Health insurance for most non-elderly Americans is purchased with funds from three sources: an employer contribution, an employee contribution, and a government tax subsidy.
Presumptive Republican presidential nominee Sen. John McCain’s (R-AZ) health plan is based on the idea the first two contributions should be determined by individual choice and competition in the marketplace. The government’s contribution would be the same for everyone–$2,500 for every adult, and $5,000 for every family.
Problems with Current System
Including state and local government, tax subsidies for private health insurance exceed $200 billion a year. The distribution of these dollars is arbitrary, unfair, and wasteful:
- The current system is arbitrary. How much help a family gets from government depends on such factors as its tax bracket, the type of health plan the employer chooses, health costs in the city where the family lives, and state and local tax rates.
Example: An upper-income family living in a high-cost, high-tax city can realize an annual subsidy of $10,000 or more, while a low-income family living in a low-cost, low-tax city can receive a subsidy of $750 or less.
- Today’s system is unfair. According to the Lewin Group, families earning $100,000 a year get four times as much tax relief as those earning $25,000. We give the most encouragement to those people who least need it and who probably would purchase the insurance anyway.
Example: A $10,000 health plan purchased by an employer for a family in a 50 percent tax bracket gets $5,000 of tax relief. The same plan for a family in a 15 percent bracket gets $1,500 of tax relief.
- The current government policy is wasteful. People can always lower their taxes by spending more on health insurance, and there is no limit to how bloated a health plan can be. Theoretically, a plan could cover marriage counseling, over-the-counter purchases of aspirin, or anything else the Internal Revenue Service considers a medical expense.
Example: Some companies have generous, first-dollar coverage for executives and their families (all subsidized through the tax code), while rank-and-file workers have deductibles, co-payments, and a more limited range of benefits.
Burdens on Individuals
The current system lays special burdens on several different categories of people.
Four of every 10 employers do not offer health insurance to their employees. When these workers purchase insurance on their own, they must pay with after-tax dollars. For a worker facing a 15.3 percent (FICA) payroll tax and a 15 percent income tax rate, the after-tax cost is almost 50 percent more than for employer-provided insurance.
About one in every five workers is part-time. Many employers do not offer these workers health insurance, and federal law makes it difficult, if not impossible, for employers to give them a choice between wages and health insurance. If these workers buy insurance on their own, they must do so with after-tax dollars.
The self-employed are now able to deduct health insurance costs on their income tax returns, but unlike other workers they get no relief from the 15.3 percent payroll tax. For many, the payroll tax bite is larger than the income tax.
Because women move into and out of the labor market more frequently than men, are more likely to work part-time, and are increasingly self-employed, they are more likely to have to purchase insurance on their own.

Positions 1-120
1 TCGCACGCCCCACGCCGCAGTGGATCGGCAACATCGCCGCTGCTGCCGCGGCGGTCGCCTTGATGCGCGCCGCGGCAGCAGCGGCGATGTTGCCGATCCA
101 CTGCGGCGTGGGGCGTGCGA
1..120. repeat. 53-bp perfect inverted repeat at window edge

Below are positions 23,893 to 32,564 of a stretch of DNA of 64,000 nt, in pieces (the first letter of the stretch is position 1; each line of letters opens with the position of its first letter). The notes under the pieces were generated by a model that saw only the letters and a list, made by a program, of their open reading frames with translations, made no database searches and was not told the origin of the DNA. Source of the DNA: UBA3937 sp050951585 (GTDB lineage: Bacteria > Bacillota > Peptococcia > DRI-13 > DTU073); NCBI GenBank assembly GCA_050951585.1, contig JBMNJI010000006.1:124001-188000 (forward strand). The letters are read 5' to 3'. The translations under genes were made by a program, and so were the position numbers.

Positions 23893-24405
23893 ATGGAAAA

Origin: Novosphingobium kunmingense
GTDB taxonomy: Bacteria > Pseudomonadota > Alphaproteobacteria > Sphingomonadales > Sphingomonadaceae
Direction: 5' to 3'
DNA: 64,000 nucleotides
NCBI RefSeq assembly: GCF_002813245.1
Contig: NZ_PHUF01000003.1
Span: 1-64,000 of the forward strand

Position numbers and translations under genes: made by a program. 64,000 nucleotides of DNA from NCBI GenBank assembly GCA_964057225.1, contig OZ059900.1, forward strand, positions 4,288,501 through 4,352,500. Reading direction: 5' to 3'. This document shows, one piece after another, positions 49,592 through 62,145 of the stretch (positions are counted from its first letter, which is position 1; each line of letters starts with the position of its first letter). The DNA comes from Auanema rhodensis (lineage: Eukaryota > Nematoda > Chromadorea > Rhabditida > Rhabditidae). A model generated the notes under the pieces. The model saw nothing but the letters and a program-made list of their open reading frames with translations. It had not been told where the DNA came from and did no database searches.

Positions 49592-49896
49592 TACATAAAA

Advantages of Tax Credit
John McCain’s proposed health care policy reforms would address all of these problems.
- The McCain plan is fair. Everyone is treated alike, regardless of income or job status.
- The McCain plan provides much more help to low- and average-income families than the current system. For the first time since World War II, under McCain’s plan low- and moderate-income families would get just as much tax relief as the very rich to purchase health insurance.
- The McCain plan is much better for middle-income families than his rival’s proposal. Illinois Sen. Barack Obama’s (D) proposed health care plan would continue the current practice of giving the vast bulk of federal help to the rich (through tax subsidies) and the poor (through spending programs). The McCain tax credit, by contrast, gives the most new tax relief to the broad middle-income group.
- The McCain plan would end discrimination against people who must buy their own insurance. Under McCain’s plan, people who have to purchase their own insurance (including part-time workers and the self-employed) would get just as much tax relief as people who obtain insurance through an employer.
- The McCain plan would encourage all Americans to control costs. The McCain tax credit would subsidize the core insurance that everyone should have. It does not subsidize all the bells and whistles, as the current system does. Since employees and their employers will be paying for additional coverage with after-tax dollars, everyone will have an incentive to compare the value of extra health benefits to the value of other things their money can buy.
Refundable, Advanceable, Portable
The McCain plan not only offers all Americans the same tax relief, it does so in a way that makes it as easy as possible for people to acquire insurance.
- The credit is refundable. People can apply $2,500 per person or $5,000 per family to the purchase of health insurance, even if they do not owe any income taxes.
- The credit is advanceable. Families will not have to wait until April 15 the following year to get their credit. They will be able to obtain the subsidy in the year in which the insurance is purchased.
- The credit is transferable. Insurance companies and other intermediaries will be able to help families obtain their credit and apply it directly to the health insurance premiums.